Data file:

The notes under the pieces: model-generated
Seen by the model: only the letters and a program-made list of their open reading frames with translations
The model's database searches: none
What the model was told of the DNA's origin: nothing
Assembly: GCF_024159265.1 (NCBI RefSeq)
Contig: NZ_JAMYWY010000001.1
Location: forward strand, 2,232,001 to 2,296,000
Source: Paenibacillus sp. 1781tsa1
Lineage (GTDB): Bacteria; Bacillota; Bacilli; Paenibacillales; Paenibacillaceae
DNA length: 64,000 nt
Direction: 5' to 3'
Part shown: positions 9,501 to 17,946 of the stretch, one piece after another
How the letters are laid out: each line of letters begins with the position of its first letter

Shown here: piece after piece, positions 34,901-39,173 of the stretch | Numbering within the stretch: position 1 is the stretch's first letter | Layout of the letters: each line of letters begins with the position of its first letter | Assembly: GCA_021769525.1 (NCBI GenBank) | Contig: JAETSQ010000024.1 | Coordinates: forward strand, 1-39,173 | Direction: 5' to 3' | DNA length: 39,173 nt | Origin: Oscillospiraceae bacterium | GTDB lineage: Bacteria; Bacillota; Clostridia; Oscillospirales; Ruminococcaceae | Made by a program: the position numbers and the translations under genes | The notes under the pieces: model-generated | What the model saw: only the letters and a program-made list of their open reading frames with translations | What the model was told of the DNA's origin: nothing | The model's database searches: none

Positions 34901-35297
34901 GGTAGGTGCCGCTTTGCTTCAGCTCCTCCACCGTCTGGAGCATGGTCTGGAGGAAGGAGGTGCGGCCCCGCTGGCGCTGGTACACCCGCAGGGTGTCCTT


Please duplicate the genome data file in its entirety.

The notes under the pieces: model-generated
Seen by the model: only the letters and a program-made list of their open reading frames with translations
The model's database searches: none
What the model was told of the DNA's origin: nothing
Assembly: GCF_024159265.1 (NCBI RefSeq)
Contig: NZ_JAMYWY010000001.1
Location: forward strand, 2,232,001 to 2,296,000
Source: Paenibacillus sp. 1781tsa1
Lineage (GTDB): Bacteria; Bacillota; Bacilli; Paenibacillales; Paenibacillaceae
DNA length: 64,000 nt
Direction: 5' to 3'
Part shown: positions 9,501 to 17,946 of the stretch, one piece after another
How the letters are laid out: each line of letters begins with the position of its first letter

Shown here: piece after piece, positions 34,901-39,173 of the stretch | Numbering within the stretch: position 1 is the stretch's first letter | Layout of the letters: each line of letters begins with the position of its first letter | Assembly: GCA_021769525.1 (NCBI GenBank) | Contig: JAETSQ010000024.1 | Coordinates: forward strand, 1-39,173 | Direction: 5' to 3' | DNA length: 39,173 nt | Origin: Oscillospiraceae bacterium | GTDB lineage: Bacteria; Bacillota; Clostridia; Oscillospirales; Ruminococcaceae | Made by a program: the position numbers and the translations under genes | The notes under the pieces: model-generated | What the model saw: only the letters and a program-made list of their open reading frames with translations | What the model was told of the DNA's origin: nothing | The model's database searches: none

Positions 34901-35297
34901 GGTAGGTGCCGCTTTGCTTCAGCTCCTCCACCGTCTGGAGCATGGTCTGGAGGAAGGAGGTGCGGCCCCGCTGGCGCTGGTACACCCGCAGGGTGTCCTT